But if your kidneys are not working properly, they won't be able to get rid of and release excess potassium from your body. So it can build up and begin to cause problems.
This kidney disease is rare. But it is important to know that if you have it, do NOT take extra potassium.
2. Aldosterone deficiency.
Aldosterone is a hormone produced by the adrenal glands. Its purpose is to retain sodium and get rid of potassium. It is key in maintaining a proper balance between the two minerals.
When you have an adrenal failure or other problems, you can end up deficient in this hormone. And as a result, you are not able to regulate potassium properly. Ultimately, it can get too high and cause issues. Adding more on top of this is not a good idea.
3. Addison's disease.
Addison's disease is a disease of the adrenal glands. You lose function of your adrenal glands and end up with symptoms like weight loss, bronzed skin, blue lips, and a fragile immune system.
A major effect of Addison's disease is that you lose a ton of salt. When you have Addison's, you have enough potassium but not enough sodium. If you were to take more potassium, that would just drive your sodium levels down even more. And you will end up with even lower sodium levels, which is dangerous.
These three conditions are all quite rare, but they do occur. If you have any of them, you should NOT be taking potassium supplements.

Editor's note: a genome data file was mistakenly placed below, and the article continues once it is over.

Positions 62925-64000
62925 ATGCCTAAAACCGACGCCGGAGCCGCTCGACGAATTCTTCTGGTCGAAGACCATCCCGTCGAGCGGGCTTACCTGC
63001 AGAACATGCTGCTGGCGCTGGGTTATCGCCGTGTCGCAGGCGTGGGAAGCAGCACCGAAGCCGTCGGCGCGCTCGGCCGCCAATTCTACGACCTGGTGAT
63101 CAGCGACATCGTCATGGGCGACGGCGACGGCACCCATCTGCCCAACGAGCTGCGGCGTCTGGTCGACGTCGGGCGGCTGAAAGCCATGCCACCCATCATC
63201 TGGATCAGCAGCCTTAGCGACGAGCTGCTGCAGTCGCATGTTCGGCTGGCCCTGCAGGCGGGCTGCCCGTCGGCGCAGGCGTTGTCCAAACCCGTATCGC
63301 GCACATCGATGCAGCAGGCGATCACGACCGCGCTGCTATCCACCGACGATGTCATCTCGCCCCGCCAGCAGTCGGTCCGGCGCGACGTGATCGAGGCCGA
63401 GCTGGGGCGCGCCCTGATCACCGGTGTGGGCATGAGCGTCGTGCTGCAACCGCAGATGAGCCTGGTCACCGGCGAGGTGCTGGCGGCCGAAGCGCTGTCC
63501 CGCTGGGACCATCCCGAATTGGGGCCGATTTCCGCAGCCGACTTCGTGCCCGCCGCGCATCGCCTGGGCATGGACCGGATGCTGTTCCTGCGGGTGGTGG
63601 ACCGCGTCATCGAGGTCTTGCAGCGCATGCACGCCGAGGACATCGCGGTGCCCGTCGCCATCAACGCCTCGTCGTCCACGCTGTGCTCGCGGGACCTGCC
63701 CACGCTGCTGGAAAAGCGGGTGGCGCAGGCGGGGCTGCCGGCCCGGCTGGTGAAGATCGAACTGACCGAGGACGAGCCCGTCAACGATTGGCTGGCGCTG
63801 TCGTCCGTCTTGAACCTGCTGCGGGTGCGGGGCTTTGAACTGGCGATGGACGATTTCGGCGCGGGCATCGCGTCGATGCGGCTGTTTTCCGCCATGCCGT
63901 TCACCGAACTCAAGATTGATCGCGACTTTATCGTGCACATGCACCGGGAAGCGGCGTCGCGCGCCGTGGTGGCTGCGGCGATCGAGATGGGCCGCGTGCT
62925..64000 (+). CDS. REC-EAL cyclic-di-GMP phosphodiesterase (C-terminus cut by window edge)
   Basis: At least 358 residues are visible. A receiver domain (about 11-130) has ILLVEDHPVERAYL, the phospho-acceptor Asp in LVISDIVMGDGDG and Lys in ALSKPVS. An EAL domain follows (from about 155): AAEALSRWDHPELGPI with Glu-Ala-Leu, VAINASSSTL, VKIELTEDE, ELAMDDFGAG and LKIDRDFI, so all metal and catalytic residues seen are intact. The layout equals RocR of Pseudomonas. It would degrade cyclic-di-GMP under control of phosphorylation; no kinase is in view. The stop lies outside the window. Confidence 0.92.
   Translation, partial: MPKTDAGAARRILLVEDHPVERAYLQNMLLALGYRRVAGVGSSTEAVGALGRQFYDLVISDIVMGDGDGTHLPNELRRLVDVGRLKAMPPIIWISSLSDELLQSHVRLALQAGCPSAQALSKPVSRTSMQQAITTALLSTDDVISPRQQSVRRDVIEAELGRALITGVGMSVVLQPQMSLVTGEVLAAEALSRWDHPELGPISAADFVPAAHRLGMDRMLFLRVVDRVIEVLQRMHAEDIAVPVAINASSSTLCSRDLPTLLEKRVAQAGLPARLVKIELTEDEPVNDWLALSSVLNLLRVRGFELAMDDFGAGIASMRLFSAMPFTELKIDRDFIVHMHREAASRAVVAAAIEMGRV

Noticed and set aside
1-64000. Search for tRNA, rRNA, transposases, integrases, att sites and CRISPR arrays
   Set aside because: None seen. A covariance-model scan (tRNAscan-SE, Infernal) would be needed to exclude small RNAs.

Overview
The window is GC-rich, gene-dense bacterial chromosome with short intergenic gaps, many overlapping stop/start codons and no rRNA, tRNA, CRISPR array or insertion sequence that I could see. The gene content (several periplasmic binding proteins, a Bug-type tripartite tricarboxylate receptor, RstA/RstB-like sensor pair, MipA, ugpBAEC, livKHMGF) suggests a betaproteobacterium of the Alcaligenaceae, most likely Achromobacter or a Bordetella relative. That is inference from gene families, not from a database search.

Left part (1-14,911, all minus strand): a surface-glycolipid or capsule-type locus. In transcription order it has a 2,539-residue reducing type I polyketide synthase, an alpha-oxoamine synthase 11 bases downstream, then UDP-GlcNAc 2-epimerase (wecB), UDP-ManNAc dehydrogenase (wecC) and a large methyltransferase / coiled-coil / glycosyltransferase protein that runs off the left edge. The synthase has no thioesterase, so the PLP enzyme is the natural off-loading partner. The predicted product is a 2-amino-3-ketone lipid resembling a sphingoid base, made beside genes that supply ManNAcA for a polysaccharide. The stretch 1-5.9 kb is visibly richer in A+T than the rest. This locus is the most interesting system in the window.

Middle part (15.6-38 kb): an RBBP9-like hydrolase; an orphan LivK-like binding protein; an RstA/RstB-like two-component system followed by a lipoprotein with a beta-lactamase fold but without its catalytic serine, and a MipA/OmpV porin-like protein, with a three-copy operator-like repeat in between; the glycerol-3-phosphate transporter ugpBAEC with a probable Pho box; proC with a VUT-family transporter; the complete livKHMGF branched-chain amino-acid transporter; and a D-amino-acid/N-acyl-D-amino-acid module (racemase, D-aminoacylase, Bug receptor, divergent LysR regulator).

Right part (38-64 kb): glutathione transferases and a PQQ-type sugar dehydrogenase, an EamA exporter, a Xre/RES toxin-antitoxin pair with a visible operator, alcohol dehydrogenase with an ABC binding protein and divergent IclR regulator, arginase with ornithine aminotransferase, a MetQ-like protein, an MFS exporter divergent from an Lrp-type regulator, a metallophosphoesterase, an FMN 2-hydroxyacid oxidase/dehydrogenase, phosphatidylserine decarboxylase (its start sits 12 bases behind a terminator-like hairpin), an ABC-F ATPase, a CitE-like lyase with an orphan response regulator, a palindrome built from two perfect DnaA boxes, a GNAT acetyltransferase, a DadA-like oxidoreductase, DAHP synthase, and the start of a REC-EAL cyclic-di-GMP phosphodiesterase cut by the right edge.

Along with the conditions above, things like high blood pressure can also pose problems. For example, blood pressure medications like diuretics can alter your potassium levels. If you have high blood pressure or other health problems, you'll want to consult with your doctor to ensure potassium is safe for you.
The bottom line
Most people have to worry about potassium deficiency, but there are some cases where too much of this mineral is actually the problem.
The top three conditions when you should NOT take potassium include:
- Stage V kidney disease.
- Aldosterone deficiency.
- Addison's disease.
Other things to watch for include high blood pressure, blood pressure meds, and heart issues.
But for the general population, increasing this mineral is usually a good idea. Potassium-rich foods and/or potassium supplementation can help many people with their health. That is because many of us have too little of it to begin with.
As always, speak with your healthcare provider before taking any supplements. They can help you to understand which are safe for you and how much of each you should be taking. If you have any of the conditions listed above, this is especially true. Also, be cautious if you have things like heart disease or blood pressure problems.
Questions or comments on when you should not take extra potassium? Share in the comments below.
Up Next: -
- Are You Salt Sensitive or Potassium Deficient?
- Is Potassium and Muscle Mass
- The Purpose of Potassium
Disclaimer: Our educational content is not meant or intended for medical advice or treatment.
Editor’s Note: This post has been updated for quality and relevancy.